The basics are all there – sleeve length correct, waist nicely suppressed, shoulders a little narrow as you’d expect on Neapolitan. Most impressive is that the collar fits so well across the neck, which you’d usually only get on bespoke.
But elsewhere it’s very apparent this is not bespoke. Despite my rather slouchy posture above, the poor impression of the line from the waist up into the armhole is accurate. The bottom picture also clearly shows that the fit of the back should be better – it’s collapsing on either side.
This is a very lightweight cloth, and some wrinkling as well as poor drape should be taken into account. But the small imperfections here and there are still easy to see. A decent MTM fit, but given that it costs over £4000, no competitor for bespoke.
This is a pity, because I like the material (as mentioned in the initial post). The silver-and-white weave is distinctive without being too showy, and it works well with a basic white-and-navy outfit. (Polo shirt from Luca Avitabile, handkerhief from Simonnot-Godard and chinos from Incotex.)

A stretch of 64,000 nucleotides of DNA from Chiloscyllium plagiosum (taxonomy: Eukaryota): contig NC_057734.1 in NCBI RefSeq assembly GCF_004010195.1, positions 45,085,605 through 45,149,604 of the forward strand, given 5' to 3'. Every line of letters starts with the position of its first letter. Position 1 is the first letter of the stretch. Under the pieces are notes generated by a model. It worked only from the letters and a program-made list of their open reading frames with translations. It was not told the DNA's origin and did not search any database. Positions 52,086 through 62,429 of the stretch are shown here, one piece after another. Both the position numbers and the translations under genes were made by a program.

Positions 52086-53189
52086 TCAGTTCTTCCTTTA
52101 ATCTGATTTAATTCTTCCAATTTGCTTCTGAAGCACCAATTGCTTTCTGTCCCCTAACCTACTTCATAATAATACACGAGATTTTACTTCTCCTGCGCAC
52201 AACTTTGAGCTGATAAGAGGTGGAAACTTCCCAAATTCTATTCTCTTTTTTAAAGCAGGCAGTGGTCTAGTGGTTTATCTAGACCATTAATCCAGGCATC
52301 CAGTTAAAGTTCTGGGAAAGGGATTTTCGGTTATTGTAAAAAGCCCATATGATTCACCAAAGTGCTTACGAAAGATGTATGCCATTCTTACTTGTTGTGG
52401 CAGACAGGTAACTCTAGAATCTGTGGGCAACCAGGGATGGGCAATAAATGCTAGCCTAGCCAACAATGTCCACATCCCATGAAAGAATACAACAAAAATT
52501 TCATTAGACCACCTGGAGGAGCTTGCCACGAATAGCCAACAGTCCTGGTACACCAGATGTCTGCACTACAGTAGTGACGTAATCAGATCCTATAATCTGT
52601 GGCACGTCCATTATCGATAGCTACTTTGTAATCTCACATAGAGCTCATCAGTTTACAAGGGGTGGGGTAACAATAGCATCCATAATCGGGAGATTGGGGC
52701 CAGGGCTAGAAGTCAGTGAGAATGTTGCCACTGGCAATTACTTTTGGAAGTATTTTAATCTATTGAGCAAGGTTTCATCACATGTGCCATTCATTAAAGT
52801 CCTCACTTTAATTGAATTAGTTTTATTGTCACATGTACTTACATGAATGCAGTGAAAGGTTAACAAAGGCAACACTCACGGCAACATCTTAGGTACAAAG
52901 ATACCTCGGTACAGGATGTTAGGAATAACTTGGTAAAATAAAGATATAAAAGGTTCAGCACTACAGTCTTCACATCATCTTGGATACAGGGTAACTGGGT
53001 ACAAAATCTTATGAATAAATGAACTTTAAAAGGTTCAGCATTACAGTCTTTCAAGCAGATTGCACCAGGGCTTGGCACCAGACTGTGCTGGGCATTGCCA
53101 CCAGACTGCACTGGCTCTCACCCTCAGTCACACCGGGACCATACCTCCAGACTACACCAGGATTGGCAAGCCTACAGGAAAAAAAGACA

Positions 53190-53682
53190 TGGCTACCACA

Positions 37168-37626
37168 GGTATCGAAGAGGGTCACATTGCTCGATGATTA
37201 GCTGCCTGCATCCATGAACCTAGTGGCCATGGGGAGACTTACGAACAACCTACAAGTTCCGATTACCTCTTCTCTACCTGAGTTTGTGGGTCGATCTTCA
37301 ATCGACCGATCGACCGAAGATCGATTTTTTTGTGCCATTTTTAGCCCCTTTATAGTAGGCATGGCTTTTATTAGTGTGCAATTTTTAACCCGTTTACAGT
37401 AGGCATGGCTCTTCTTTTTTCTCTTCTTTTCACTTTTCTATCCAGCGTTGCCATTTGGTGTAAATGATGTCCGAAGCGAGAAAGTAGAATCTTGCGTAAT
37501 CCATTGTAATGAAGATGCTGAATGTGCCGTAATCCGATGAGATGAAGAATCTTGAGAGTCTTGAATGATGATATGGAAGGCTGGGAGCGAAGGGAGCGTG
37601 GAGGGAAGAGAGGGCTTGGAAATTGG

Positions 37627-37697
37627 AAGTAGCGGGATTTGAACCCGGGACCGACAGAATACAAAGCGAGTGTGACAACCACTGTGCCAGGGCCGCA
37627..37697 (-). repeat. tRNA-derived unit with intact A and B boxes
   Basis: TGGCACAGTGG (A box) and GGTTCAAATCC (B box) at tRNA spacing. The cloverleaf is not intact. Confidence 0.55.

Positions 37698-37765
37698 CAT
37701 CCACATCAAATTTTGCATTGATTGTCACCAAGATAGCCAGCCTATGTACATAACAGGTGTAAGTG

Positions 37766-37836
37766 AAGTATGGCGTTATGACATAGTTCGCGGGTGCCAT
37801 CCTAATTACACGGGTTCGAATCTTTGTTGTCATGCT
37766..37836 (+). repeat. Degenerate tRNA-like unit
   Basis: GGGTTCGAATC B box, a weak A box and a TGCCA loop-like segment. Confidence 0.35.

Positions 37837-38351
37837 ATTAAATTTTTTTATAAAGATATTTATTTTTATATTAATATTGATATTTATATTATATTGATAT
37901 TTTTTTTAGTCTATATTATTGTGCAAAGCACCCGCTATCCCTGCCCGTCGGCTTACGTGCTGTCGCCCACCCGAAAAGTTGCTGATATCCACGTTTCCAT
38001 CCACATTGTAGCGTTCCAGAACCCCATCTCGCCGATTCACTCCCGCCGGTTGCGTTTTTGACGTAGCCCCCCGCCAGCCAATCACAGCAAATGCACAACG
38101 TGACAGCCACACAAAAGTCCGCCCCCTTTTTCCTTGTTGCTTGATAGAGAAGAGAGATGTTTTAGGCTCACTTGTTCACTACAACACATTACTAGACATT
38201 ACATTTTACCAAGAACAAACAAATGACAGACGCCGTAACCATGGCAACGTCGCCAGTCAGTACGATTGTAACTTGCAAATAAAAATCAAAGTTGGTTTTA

Another pale grey jacket would work in a similar combination. The simplicity of the whole brings out that textural detail in the cloth.
Incidentally, the three-roll-two on the front buttons is done nicely – and that shouldn’t be taken for granted. The tightness of the collar and the position of the canvas have to be spot on for it to work well. It comes naturally to most Italian tailors, but others struggle. It’s one thing I’d fault my Anderson & Sheppard suits for, for example. The position of the top button stops the lapel from rolling, ruining the line.
Pictures: Luke Carby